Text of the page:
Last Day of Magic


For example, when you take a funhouse

seriously, you’ll want mirrors to keep

the world inside the glass from falling out

like a labryinth into the future or the past

for all to see—the ceiling, the floor, the plywood

with splinters spliced into planks

that join the festival

moon with its halo of haze—


you’ll eventually want to stroll through

the mirrors and meet the clowns

unicycling along sawdust paths and juggling

seltzer bottles and bowling pins.

You’ll ask the coulrophobes, why not

dream of the funhouse

falling into a sideshow and a ring toss

and the never-ending carousel.


You’ll want to walk over to Water Street.

The Rotary Club will sell you a funnel cake.

Go ahead, try a mallet

at the Whac-A-Mole and walk

with the living folk into the haunted house

we keep filling up

even if we are a small town.


You’ll want to wait until 9 o’clock,

when fireworks blush the air over the canal works—

roman candles and parachutes, bengal lights and aerial shells

will rocket from the barge

sitting north of the locks.

Pretty soon the thought will strike you

halfway convinced that H.P. Lovecraft had lived here,

you’ll bet five bucks

he loved the cars idling under the bridge,

the winters when slush finally thawed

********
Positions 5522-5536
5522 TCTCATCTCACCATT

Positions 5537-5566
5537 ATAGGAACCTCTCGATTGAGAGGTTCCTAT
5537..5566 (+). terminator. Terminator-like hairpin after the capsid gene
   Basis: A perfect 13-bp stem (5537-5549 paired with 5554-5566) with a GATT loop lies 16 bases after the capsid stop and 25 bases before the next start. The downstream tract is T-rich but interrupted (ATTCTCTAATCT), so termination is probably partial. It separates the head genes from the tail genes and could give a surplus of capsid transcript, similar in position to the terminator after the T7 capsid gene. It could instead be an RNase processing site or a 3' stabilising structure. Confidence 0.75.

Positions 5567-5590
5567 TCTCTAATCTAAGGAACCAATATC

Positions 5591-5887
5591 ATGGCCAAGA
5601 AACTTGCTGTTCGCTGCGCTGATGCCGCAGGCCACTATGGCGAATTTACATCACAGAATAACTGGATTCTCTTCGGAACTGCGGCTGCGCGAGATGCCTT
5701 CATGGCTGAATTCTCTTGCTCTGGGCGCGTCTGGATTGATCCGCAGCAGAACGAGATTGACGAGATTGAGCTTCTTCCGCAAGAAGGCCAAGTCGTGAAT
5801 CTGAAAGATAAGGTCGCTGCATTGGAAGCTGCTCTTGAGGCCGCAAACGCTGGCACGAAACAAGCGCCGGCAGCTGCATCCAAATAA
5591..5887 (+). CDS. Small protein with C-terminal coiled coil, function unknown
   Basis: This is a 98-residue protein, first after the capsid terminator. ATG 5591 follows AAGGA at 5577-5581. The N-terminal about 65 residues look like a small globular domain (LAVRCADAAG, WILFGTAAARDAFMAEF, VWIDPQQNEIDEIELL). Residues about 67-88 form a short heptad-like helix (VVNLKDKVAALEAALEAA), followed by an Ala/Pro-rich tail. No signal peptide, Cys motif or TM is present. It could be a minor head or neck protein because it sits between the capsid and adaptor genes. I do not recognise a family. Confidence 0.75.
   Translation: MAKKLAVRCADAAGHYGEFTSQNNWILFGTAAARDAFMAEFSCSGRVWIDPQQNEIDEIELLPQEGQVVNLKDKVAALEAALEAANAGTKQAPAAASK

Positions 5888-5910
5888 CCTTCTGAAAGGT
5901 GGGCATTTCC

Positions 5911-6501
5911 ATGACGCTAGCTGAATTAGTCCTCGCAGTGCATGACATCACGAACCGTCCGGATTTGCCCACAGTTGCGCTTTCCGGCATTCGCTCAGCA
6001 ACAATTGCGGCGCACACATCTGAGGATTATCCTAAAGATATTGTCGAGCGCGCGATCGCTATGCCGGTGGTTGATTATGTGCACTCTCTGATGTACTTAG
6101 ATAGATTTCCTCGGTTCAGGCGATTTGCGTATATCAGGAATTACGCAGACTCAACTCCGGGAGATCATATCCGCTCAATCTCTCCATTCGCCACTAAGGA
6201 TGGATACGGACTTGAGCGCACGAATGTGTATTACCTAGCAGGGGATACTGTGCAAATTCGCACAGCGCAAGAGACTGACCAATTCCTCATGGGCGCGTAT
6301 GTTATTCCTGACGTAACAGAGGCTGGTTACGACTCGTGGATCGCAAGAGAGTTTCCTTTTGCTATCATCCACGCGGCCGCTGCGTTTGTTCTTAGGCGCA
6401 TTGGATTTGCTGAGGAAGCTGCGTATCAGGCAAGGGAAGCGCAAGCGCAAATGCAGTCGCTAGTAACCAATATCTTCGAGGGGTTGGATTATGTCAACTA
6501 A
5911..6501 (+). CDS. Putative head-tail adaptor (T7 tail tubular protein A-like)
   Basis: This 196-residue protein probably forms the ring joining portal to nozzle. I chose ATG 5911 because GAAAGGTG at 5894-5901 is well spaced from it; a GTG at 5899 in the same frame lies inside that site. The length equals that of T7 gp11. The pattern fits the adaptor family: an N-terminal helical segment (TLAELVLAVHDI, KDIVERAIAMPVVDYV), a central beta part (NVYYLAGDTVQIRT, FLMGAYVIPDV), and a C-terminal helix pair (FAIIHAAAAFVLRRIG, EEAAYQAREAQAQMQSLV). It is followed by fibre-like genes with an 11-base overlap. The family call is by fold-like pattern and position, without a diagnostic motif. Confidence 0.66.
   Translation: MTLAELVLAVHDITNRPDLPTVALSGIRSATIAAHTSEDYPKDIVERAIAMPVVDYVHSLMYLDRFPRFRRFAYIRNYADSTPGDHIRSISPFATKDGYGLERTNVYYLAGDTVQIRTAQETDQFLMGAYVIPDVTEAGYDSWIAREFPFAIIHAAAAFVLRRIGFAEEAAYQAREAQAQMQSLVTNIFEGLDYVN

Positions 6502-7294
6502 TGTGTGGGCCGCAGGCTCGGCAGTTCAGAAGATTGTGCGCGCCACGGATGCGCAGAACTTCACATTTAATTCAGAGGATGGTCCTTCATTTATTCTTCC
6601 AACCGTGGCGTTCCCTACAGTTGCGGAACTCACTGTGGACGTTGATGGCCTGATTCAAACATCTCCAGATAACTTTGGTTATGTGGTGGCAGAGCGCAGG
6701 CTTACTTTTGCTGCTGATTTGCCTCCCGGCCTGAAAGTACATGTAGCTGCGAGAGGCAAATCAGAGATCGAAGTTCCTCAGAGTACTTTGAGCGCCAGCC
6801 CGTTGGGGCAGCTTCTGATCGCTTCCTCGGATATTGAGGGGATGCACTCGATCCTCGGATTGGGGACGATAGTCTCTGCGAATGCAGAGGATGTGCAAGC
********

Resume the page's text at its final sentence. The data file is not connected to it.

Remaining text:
and earth gushed green and the canal

flowed and the young girls

with their melancholy eyes, opaque as the boredom

they wear like a prom dress,


filled the sidewalks

with bicycles and Segways. You’ll want to take

the path with the tourists

stepping back from skateboarders

crossing George Bailey Bridge,

where exactly 1,000 yellow ducks drop

into the algae-mottled canal

and you’ll want to gather with the rest of us

to cheer for the ducks racing

in what could be the world’s

slowest Derby or Preakness,

and you’ll remember it for a long time.


Myth and Fairytale


A friend once told me his wife

passed away without a mark— as if sleeping;

her body perfect, tranquil and slumped

as if telling a story

quietly to herself inside.


Before his wife died,

we already had ourselves

to see by candlelight in cold places,

where we were close enough

we often spoke.


I thought about that man

in the February of this year,

and his wife. Who’s to say I never

go back to the old stories

I thought I’d left behind.


The man whose wife died and I

spoke while driving

on an icy road going to church.

We found ourselves young enough once

to take in the comfort

of the snowy countryside.


Ours was a story that began

once upon a time. “Let’s go,” he said,

“let’s leave this cold February

and live our best life—

and he hung up the phone—


Bob Haynes

Bob Haynes lives in Seneca Falls, New York. His poems have appeared in North American Review, Nimrod, New Letters, Poetry Northwest, Rattle, Bellingham Review, Lake Effect, Poet Lore, Cimarron Review, Natural Bridge, Louisville Review, and Louisiana Literature, as well as featured on the Verse Daily website. Poems have also been reprinted in anthologies Cabin Fever (Word Words) and Kansas City Out Loud (BkMk Press), and in the poetry textbook Important Words (Boynton/Cook Heinemann). His latest book, The Grand Unified Theory (Kansas City: Paladin Contemporaries). He currently teaches online writing and visual rhetoric, and poetry workshops at Arizona State University.

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